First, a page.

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GET IT RIGHT: The Namibia Central Intelligence Service has been ordered to reinstate an employee they chucked out and charged with 31 counts of theft after he received double salaries for about two years. 
PHOTO:  FILE
GET IT RIGHT: The Namibia Central Intelligence Service has been ordered to reinstate an employee they chucked out and charged with 31 counts of theft after he received double salaries for about two years. PHOTO: FILE

NCIS training boss wins ‘double-dipping’ case

Jemima Beukes
The head of training at the national spy agency won a court challenge against his employer after being fired in 2018 following a discovery that he was receiving two salaries from government.

Immanuel Shivute was employed as the chief training officer in the human resources development division at the Namibia Central Intelligence Service (NCIS).

Before that, he worked as an education officer in the education ministry until February 2013, but two and a half years after leaving the ministry, he was still on its payroll.

Shivute continued receiving his salary from the education ministry until 31 August 2015, which amounted to N$798 370.30, while also drawing his salary from NCIS. He was subsequently dismissed and charged with theft when the spy agency discovered his ‘double-dipping’.

He was arrested and subsequently released on bail in 2017.

After his dismissal in 2018 following an in-house disciplinary process, Shivute submitted an appeal to President Hage Geingob, which was rejected, and thereafter approached the High Court.

Shivute claims NCIS rejected his request to rope in a legal practitioner of his choice to represent him.

“Following such an unfair and invalid disciplinary process and the decision by the director of the NCIS to discharge me from NCIS, I was advised to appeal to the president, which I accordingly did. After filing my appeal, I also had to attend to the Windhoek Magistrate’s Court to fight criminal charges,” he said.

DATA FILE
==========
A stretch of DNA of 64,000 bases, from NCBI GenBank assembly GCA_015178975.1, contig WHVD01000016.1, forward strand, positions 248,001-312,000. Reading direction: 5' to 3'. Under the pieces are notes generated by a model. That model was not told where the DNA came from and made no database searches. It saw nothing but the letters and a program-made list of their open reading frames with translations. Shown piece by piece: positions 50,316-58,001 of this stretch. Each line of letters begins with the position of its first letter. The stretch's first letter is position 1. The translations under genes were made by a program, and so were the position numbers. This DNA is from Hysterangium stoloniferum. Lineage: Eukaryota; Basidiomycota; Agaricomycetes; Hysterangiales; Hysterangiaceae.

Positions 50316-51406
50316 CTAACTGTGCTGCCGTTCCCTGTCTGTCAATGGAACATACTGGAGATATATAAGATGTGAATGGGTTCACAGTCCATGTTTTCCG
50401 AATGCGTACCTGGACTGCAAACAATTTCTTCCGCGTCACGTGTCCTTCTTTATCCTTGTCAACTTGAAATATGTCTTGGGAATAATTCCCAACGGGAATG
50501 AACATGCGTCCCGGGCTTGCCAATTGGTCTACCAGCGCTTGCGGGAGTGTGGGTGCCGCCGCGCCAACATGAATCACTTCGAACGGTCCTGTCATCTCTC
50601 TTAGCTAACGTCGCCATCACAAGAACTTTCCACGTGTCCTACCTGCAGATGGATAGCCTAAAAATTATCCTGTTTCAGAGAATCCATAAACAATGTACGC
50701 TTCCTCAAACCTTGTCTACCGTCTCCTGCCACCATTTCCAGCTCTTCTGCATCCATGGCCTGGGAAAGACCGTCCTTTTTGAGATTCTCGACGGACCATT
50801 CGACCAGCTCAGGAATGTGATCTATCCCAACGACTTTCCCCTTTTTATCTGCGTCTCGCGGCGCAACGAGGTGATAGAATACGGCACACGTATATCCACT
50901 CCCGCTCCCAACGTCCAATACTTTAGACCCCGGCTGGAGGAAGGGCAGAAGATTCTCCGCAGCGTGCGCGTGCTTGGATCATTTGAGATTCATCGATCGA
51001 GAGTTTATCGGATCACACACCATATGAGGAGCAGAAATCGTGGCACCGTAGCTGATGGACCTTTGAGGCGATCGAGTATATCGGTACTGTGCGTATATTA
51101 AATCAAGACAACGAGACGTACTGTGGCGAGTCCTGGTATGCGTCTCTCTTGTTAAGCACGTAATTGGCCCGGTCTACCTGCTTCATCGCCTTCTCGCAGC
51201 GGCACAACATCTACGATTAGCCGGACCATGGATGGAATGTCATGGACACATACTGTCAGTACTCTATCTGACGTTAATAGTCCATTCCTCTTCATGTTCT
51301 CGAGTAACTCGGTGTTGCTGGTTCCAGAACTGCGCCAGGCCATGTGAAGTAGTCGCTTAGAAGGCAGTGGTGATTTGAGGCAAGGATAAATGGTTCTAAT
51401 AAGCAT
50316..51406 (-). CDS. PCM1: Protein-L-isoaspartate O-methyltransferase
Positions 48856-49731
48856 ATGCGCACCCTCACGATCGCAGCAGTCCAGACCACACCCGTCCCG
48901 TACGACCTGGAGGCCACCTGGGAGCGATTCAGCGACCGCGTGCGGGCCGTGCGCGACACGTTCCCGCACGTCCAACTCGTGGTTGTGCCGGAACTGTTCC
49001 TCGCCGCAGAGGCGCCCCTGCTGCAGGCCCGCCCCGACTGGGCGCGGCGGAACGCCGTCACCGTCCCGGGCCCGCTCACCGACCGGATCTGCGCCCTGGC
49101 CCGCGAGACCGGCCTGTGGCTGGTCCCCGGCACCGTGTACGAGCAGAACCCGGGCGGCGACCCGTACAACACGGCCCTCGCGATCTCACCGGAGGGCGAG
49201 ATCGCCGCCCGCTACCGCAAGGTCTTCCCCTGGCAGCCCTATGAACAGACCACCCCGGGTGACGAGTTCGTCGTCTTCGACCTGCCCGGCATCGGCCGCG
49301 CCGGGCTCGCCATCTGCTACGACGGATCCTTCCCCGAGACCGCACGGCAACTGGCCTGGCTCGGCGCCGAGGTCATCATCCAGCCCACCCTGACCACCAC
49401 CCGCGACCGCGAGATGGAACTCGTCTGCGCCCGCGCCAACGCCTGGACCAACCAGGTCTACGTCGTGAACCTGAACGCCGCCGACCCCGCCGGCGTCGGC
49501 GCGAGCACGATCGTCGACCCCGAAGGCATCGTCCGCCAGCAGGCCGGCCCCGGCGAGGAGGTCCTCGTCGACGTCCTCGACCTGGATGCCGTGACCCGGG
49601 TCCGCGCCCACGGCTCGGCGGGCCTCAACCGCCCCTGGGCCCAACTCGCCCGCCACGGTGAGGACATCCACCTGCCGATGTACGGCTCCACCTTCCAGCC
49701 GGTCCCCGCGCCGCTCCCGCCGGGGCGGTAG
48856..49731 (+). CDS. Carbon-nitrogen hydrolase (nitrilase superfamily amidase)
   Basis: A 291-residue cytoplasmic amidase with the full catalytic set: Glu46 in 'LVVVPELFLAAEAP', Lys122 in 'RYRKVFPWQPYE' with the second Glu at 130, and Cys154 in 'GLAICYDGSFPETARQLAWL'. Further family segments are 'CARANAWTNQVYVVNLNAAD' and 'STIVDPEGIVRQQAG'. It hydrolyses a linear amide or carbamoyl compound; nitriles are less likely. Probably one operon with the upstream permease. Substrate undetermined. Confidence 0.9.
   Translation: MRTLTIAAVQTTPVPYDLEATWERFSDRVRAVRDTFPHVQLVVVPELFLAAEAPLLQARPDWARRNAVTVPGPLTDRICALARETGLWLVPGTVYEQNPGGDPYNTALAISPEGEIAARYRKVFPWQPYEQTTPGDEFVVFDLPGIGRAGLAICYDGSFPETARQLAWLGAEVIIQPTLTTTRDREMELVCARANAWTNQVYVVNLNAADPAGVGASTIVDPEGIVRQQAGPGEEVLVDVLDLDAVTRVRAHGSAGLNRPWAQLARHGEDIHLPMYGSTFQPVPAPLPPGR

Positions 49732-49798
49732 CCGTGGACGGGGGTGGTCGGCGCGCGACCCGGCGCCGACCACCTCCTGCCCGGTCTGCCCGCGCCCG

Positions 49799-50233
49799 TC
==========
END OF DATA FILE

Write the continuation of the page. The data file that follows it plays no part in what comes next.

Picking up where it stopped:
Tainted

The court challenge ended in Shivute’s favour last week when judge George Coleman set aside his dismissal from the service and ordered the intelligence agency to reinstate him in the position he held at the time or a comparable position.

“I am satisfied that Shivute’s disciplinary proceedings were tainted by the fact that he was denied legal representation in an arbitrary fashion. This undermines the disciplinary committee’s conclusion and recommendation that Shivute should be discharged from the service.

“Consequently, I am satisfied that he was unlawfully dismissed from the NCIS,” Coleman said.

It is also his view that Geingob, who dismissed Shivute’s appeal after he was dismissed, did not apply his mind and based his decision on wrong facts, not considering the fact that criminal charges against Shivute were withdrawn.

According to an investigation report seen by Namibian Sun, Shivute did not dispute that he was receiving two salaries.

The report also noted that he had no intention to alert the relevant authorities, further stating that he is unreliable and thus cannot work for the agency.

Repay the money

Shivute, in his court submissions, said he informed the education ministry on several occasions that he was still receiving a salary.

As the head of training, he earned just over N$41 000 monthly. He indicated that his monthly living costs were in the region of N$29 000.

“Without the salary I was earning [from NCIS], I am unable to meet my financial obligations, and - in fact - I have already fallen into arrears with some of my financial obligations, namely my home loan, University of Namibia tuition fees and vehicle loan,” he said.

Shivute said he has since reached agreement with the education ministry for him to repay the monies he unduly received.

According to him, the funds paid to him will be deducted from his pension held at the Government Institutions Pension Fund.

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Namibian Sun 2022-12-04

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